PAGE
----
I believe alcohol stoves are allowed now in SEKI. There was a time about 8 yrs ago when they were not. To be safe, call there fire specialist:
Acting Fire Education Specialist, Sequoia and Kings Canyon National Parks, Ph: 559-565-3703
And based on fire stage this will help: https://www.nps.gov/seki/learn/nature/fire-restrictions.htm
And Heet is still available, esp in most Auto Part Stores. And if you are flying into Fresno there is an Autozone pretty close.
BTW, I just did Raes Loop 3 weeks ago. Was soo beautiful – but it kicked my Cincinnati 300′ elevation ass.Aug 31, 2020 at 4:03 am #3674001
Thank you Gunslinger! I swear I looked at the link you posted before and was unable to find anything. It clearly states alcohol stoves are permissible.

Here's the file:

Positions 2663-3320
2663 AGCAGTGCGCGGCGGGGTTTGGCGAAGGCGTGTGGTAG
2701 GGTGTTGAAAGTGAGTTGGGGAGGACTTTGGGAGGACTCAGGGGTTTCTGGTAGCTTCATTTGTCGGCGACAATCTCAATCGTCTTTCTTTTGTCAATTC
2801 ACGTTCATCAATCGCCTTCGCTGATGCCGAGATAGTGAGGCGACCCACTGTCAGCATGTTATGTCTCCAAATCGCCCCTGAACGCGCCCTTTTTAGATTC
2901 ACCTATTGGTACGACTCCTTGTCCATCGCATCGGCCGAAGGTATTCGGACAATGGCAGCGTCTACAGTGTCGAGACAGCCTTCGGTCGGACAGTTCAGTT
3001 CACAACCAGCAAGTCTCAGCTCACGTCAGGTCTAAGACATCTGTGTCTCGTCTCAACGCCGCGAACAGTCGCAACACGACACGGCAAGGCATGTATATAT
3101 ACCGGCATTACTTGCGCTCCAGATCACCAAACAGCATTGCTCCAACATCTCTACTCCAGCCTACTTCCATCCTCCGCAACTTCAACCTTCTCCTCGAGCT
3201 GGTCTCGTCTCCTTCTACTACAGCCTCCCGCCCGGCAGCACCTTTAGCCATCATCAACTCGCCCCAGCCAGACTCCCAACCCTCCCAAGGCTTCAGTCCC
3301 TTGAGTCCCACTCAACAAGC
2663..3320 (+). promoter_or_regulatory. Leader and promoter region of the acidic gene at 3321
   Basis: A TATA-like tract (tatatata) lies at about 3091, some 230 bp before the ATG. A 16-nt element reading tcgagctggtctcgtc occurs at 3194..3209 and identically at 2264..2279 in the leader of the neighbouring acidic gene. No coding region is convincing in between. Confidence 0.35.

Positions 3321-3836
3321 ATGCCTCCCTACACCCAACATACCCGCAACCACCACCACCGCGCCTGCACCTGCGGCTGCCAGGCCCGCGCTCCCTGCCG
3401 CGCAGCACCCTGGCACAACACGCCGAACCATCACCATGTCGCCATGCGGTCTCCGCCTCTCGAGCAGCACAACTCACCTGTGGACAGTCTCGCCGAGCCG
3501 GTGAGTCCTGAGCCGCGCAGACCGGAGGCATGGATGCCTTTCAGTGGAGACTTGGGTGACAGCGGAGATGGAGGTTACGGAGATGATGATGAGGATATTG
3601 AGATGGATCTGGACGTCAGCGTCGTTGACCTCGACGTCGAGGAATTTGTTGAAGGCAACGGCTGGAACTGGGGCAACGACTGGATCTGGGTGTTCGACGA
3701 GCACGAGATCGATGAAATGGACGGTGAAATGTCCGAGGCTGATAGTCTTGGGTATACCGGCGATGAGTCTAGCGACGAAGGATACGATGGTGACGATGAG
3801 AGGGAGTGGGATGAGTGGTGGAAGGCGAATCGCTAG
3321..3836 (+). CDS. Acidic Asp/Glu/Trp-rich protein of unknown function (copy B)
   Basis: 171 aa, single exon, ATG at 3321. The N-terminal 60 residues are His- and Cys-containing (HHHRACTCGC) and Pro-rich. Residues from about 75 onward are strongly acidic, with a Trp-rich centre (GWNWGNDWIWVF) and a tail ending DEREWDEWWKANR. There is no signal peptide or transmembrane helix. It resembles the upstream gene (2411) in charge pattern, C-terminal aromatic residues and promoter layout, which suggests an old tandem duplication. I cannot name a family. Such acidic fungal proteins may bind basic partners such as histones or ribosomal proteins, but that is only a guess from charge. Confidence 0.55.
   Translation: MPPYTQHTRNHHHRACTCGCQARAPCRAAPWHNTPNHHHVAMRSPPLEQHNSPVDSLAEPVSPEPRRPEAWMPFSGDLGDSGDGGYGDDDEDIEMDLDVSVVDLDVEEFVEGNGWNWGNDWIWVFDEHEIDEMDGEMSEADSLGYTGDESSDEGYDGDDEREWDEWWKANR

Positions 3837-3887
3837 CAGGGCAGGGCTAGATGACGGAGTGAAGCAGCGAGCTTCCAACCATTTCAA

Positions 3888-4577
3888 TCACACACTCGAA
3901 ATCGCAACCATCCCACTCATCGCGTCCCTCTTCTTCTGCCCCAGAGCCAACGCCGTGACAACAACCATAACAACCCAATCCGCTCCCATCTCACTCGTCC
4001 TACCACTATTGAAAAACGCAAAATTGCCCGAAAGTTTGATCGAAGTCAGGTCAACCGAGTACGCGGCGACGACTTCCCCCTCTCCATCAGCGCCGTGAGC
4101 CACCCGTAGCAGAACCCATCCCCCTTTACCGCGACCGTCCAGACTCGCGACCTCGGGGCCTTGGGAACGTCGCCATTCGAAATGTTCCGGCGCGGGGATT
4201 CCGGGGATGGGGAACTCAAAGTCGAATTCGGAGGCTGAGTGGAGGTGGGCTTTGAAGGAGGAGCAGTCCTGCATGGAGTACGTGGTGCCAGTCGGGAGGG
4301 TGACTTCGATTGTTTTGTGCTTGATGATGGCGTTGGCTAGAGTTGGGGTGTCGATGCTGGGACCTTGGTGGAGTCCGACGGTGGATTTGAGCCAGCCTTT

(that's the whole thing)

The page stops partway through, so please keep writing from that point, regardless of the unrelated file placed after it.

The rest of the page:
My 1st 3 stops in Fresno will be In-N-Out, Autozone and REI, in that order!
I’m coming from the other Queen City, Charlotte, so I have the advantage of about 350′ more in elevation, and I don’t have to worry about the negative effects of Skyline, Gold Star and Graeter’s! Thanks for the information.Aug 31, 2020 at 11:13 am #3674032
If REI doesnt have something you need they have a place called Sportsmans Warehouse near REI. Ironically, one of the must have condiments in my condiment bag is Skyline Chili hot sauce. Took this picture up at Rae Lakes, was going to post it to there Facebook page.Aug 31, 2020 at 11:46 am #3674038
That is too funny! Everything is better with hot sauce except the next morning! I spend quite a bit of time in Cincy so I’ll try the Skyline version next time.